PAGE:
Centre for Global Negotiations

Members of the Independent Commission on International Development Issues (ICIDI)

Biography: Amir H. Jamal

Amir Habib Jamal held many high posts in Tanzania, including Finance Minister, and later served as Tanzanian Ambassador to the UN in Geneva. As Tanzanian ambassador from 1988-1993, during a crucial period of the Uruguay Round negotiations, Jamal tried hard to safeguard the interests of developing countries, especially the least developed. His great ability and dedication were recognized not only by fellow Ambassadors from South and North, but by a wider community of officials and non-governmental organizations.

After serving as a member of the Brandt Commission, he served as Personal Representative of Chairman Julius Nyerere on the South Commission, and then on the South Center and the Dag Hammarskjold Foundation of Uppsala, Sweden. As a member of the SUNS Advisory Board and the Board of the Inter Press Service, Jamal worked hard for the democratization of communication and information flows.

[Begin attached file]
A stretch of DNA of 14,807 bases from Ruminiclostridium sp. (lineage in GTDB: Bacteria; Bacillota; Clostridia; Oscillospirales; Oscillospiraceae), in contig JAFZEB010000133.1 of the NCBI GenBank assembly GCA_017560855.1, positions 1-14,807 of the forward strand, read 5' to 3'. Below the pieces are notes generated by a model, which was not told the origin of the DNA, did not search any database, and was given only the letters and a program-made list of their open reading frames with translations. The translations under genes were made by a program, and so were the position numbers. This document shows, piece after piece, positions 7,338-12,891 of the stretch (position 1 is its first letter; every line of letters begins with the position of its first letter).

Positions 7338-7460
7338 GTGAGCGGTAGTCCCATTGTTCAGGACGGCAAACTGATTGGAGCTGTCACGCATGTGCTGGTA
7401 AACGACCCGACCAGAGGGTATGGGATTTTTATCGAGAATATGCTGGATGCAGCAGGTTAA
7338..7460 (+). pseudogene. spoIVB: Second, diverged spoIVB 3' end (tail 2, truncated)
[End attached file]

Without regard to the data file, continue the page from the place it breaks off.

Of Indian origin, but born like his parents in Tanzania, Amir Jamal came from a trading family. He studied in India, where one of his memories was of a meeting of the Indian National Congress in Bombay, 1942, when Mohandas Gandhi gave the call to the British to "Quit India", launching another of Gandhi's movements towards independence.

In Tanzania, Jamal fully cooperated and worked in the Nationalist movement, at considerable personal difficulty for him and his family. He was one of the five nominees of the liberation Nationalist Movement, TANC, to be a Minister in the then-predominantly colonial government in 1959. He continued to serve the country after its independence. From 1961 until 1980, he held office at various times as Minister of Finance, Commissioner for Planning, Minister for Communications and Works, and Minister for Trade and Industry – often named to posts or ministries requiring expert management and deep commitment.

Jamal's utter integrity, dedication and selfless service, along with his political ability, were recognized throughout Tanzania, and Jamal was repeatedly elected with ever-increasing majorities from predominantly African constituencies.

Amir Habib Jamal passed away March 20th, 1995 at the age of 74, after a year of debilitating illness.

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